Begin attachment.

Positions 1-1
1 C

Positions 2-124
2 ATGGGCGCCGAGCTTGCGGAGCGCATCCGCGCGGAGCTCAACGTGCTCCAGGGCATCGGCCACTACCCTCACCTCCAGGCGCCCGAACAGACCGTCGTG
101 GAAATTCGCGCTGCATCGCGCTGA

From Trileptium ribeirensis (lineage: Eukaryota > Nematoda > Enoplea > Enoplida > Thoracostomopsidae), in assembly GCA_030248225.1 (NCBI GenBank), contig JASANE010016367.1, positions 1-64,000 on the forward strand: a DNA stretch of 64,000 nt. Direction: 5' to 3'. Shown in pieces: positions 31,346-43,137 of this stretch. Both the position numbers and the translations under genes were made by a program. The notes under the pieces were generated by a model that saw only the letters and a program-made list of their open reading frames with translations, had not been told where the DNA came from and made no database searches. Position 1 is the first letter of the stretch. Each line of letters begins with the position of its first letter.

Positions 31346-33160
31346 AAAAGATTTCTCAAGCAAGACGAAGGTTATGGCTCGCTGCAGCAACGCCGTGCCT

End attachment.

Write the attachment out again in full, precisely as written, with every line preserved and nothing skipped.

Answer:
Positions 1-1
1 C

Positions 2-124
2 ATGGGCGCCGAGCTTGCGGAGCGCATCCGCGCGGAGCTCAACGTGCTCCAGGGCATCGGCCACTACCCTCACCTCCAGGCGCCCGAACAGACCGTCGTG
101 GAAATTCGCGCTGCATCGCGCTGA

From Trileptium ribeirensis (lineage: Eukaryota > Nematoda > Enoplea > Enoplida > Thoracostomopsidae), in assembly GCA_030248225.1 (NCBI GenBank), contig JASANE010016367.1, positions 1-64,000 on the forward strand: a DNA stretch of 64,000 nt. Direction: 5' to 3'. Shown in pieces: positions 31,346-43,137 of this stretch. Both the position numbers and the translations under genes were made by a program. The notes under the pieces were generated by a model that saw only the letters and a program-made list of their open reading frames with translations, had not been told where the DNA came from and made no database searches. Position 1 is the first letter of the stretch. Each line of letters begins with the position of its first letter.

Positions 31346-33160
31346 AAAAGATTTCTCAAGCAAGACGAAGGTTATGGCTCGCTGCAGCAACGCCGTGCCT